Talented but wayward newcomer Marseille Roulette has survived a protest to win the lucrative Inglis Classic at Rosehill on Saturday.
The colt’s outward shift inside the 100m mark gave James McDonald on runner-up Fuerza cause to lodge an objection against Tommy Berry but stewards said the two-length rule came into play.
McDonald said he was forced to switch to the inside and the colt lost his momentum.
While agreeing Marseille Roulette had shifted, chief steward Ray Murrihy said he was the required two lengths clear and McDonald’s enforced change of direction was something that happened in many races.
“It is clear the horse has shifted but it is two lengths clear,” Murrihy said.
“It is the sort of thing that happens in racing all the time.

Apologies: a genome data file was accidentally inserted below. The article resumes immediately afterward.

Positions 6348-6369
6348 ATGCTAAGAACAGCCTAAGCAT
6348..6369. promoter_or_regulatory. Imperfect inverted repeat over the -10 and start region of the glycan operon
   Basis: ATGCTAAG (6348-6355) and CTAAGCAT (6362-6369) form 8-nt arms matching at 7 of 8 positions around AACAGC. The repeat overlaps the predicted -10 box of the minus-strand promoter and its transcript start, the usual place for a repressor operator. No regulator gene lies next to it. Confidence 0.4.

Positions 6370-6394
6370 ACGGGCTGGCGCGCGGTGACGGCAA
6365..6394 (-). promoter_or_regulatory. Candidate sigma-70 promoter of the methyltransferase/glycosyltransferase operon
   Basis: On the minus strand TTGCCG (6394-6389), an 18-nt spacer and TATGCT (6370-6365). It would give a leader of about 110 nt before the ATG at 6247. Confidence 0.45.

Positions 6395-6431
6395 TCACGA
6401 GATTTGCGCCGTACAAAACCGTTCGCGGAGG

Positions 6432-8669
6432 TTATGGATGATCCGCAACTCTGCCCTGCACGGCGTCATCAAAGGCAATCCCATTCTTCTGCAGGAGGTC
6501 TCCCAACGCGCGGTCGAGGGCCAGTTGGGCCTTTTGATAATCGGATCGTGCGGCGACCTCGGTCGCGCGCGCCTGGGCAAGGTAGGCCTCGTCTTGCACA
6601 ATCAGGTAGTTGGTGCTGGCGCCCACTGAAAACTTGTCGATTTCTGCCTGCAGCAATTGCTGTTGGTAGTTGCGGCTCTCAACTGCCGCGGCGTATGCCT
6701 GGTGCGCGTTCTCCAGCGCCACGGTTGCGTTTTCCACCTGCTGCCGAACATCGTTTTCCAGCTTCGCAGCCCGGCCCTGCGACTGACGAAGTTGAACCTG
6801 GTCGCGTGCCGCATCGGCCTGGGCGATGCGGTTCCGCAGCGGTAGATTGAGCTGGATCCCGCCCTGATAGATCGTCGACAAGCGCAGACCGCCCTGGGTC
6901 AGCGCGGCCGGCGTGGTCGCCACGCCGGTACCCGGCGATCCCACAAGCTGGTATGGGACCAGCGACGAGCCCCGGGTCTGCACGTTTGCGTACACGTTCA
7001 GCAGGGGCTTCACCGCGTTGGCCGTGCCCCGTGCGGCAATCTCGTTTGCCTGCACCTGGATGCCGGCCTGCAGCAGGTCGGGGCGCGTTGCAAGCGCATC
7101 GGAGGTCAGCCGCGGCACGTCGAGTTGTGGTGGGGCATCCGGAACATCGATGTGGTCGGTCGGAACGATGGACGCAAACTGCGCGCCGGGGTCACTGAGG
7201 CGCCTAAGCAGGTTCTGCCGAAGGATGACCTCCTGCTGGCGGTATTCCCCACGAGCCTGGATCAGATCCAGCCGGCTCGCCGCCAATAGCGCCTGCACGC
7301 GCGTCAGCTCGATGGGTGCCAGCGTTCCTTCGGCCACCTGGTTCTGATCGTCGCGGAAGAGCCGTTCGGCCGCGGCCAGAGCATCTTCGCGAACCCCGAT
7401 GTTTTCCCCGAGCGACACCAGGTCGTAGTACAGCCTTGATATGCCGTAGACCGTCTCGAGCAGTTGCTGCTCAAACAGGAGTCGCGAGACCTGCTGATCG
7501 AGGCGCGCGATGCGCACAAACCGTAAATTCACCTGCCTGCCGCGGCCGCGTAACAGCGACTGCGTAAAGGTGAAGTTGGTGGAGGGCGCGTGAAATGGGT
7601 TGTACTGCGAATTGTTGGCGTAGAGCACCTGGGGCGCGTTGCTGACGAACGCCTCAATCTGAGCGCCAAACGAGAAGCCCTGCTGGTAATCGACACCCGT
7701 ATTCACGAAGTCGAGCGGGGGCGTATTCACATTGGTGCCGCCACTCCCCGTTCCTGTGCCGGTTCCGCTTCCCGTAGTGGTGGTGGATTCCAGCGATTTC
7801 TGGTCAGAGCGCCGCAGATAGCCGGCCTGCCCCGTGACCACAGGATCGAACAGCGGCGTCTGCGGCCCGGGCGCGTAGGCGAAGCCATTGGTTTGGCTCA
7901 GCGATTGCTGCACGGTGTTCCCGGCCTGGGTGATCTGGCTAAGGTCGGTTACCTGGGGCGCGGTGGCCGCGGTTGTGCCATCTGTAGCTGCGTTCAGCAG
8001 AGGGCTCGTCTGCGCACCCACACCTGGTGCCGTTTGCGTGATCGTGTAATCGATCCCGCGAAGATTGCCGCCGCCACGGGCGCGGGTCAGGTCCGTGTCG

“We cannot agree there are grounds to uphold a protest. The horse is well clear.”
The margin between the pair was a half head.
The protest took the attention away from the great job the Gai Waterhouse-trained winner had done to get across from the outside barrier and take up the lead in the $250,000 Classic (1200m).
Punters sent him out at $8 with the Bjorn Baker-trained Fuerza the $3.10 favourite.
Melbourne visitor Direct Charge ($6.50) tracked Marseille Roulette for most of the race and held on for third, two lengths behind Fuerza.
The race was restricted to graduates of the 2012 Classic sale with Direct Charge, a $105,000 yearling, the most expensive youngster in the race.
A $62,000 yearling, Marseille Roulette was bought by Japanese businessman Tomohiro Sekiguchi who approached Waterhouse to train the colt.
Marseille Roulette scored a narrow win in a barrier trial earlier this month in which Waterhouse believed he hadn’t tried quite hard enough.
“We have worked very hard on him since,” she said.
“I didn’t think the trial was good enough to win.”
Berry said although the colt had shifted out due to inexperience, his talent shone through.
“After all the work he did, he was whinnying past the post,” Berry said.
This year’s two-day Classic sale begins in Sydney on Sunday.